9 Facts about hydrogen you should know!
- Hydrogen was distinctly recognised as an element in 1766 by the English physicist and chemist Henry Cavendish. The element was named hydrogen by the French chemist Antoine Lavoisier.
- The name hydrogen comes from the Greek words, Hydro meaning ‘water’, and gene, meaning ‘forming’.
- Hydrogen is an essential element of our world. Infact it makes up 75% of the mass of the universe. It is found in the sun and all stars. Hydrogen is believed to be one the element produced in the Big Bang, the start of the universe as we know it today. And is the source of energy of all the stars, even the energy we get from the sun.
- Hydrogen is the simplest and lightest element on the periodic table of elements. And bonds to itself or to something else to fill its outer shell. It forms both negative and positive ions. That is why it is represented as H2. Its atomic weight is 1.00797 making it the lightest of all elements.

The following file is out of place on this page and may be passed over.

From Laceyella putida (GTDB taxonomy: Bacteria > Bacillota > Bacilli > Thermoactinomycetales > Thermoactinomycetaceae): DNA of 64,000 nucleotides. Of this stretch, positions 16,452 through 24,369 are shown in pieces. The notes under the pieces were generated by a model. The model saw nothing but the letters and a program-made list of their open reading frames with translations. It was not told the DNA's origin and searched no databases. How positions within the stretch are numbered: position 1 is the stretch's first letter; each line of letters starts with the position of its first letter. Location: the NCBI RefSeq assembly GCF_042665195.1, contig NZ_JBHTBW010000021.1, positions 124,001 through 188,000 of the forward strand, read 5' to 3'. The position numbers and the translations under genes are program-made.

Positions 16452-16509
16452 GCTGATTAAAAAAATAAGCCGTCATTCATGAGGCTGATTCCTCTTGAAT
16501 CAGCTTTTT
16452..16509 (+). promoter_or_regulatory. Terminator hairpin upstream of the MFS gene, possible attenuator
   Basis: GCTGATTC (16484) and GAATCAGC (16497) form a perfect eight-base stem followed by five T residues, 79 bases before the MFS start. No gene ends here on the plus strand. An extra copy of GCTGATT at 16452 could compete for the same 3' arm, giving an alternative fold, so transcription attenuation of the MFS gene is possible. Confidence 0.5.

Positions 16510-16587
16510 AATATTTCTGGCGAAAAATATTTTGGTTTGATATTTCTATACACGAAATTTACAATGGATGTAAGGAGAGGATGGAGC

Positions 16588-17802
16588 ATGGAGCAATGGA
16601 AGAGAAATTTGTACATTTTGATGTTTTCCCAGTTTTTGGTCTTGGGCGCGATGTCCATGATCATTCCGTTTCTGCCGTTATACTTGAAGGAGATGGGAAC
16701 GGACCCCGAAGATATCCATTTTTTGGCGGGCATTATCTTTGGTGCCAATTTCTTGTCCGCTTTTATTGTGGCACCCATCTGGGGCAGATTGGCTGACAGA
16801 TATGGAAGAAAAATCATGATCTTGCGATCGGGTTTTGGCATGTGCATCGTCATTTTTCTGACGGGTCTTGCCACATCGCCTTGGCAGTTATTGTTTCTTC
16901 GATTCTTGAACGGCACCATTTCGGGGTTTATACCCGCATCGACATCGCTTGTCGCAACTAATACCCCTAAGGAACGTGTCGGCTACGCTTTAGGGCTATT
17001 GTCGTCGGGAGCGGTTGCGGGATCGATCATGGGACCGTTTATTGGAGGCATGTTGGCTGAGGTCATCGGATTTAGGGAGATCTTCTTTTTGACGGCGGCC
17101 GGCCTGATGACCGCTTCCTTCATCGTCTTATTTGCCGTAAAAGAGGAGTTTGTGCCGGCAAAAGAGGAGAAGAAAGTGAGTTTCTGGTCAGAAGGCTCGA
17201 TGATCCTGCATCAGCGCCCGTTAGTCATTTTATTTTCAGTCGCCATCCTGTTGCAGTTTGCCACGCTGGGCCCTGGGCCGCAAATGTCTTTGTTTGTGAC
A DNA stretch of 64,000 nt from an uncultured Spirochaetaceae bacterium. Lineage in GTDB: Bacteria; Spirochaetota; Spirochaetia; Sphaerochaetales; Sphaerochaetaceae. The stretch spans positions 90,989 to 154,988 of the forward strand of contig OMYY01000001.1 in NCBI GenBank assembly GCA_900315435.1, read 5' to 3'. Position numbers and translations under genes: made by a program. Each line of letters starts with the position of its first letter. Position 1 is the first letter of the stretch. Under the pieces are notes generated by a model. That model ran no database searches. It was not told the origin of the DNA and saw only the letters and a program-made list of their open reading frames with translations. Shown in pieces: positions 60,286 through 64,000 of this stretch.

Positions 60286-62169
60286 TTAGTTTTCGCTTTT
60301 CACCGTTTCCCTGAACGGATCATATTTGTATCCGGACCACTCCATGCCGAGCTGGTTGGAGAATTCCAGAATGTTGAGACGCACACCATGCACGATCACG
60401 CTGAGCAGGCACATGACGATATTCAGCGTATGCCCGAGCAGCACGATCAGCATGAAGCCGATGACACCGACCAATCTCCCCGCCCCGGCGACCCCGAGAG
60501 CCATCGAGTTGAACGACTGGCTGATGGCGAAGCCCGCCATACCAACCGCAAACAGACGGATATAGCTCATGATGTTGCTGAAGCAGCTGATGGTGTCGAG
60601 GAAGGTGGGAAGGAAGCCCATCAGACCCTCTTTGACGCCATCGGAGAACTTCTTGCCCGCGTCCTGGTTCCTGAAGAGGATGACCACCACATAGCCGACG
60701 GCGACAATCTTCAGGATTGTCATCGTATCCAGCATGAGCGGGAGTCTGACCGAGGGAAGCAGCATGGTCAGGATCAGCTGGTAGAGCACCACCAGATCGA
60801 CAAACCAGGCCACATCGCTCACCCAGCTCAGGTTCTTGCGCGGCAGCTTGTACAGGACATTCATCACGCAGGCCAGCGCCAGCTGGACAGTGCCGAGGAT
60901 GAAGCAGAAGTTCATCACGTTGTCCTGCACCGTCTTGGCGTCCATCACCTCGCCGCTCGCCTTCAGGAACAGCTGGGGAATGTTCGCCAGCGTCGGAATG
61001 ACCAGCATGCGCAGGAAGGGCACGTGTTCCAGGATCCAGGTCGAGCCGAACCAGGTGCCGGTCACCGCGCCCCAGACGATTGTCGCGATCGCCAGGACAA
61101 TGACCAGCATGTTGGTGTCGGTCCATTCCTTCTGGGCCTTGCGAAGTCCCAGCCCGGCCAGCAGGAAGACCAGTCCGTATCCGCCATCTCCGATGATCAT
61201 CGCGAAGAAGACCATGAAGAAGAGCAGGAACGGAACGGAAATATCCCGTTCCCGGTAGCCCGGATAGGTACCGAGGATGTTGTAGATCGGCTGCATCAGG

- Hydrogen is odourless, colourless and tasteless. And is undetectable by human senses.
- Hydrogen is highly flammable but will not ignite unless an oxidiser (air) and ignition sources are present.
- Hydrogen fuel cells make electricity. They are very efficient, but expensive to build though. Small fuel cells can power cars. Power generated by hydrogen is environmental friendly as it reduces dependency on fossil fuels and the by product is water. But the production of hydrogen as fuel is not eco – friendly or cheap!
- Hydrogen is the main component of Jupiter and the other gas giant planets.
- The first gas balloon flight in Paris in 1783 used hydrogen.
What are the main uses of hydrogen?
- Hydrogen is used to make ammonia for fertilizer, in a process called the Haber process, in which it is reacted with nitrogen.
- The element is also added to fats and oils, such as peanut oil, through a process called hydrogenation.
- Hydrogen use include rocket fuel, welding, producing hydrochloric acid, reducing metallic ores and filling balloons.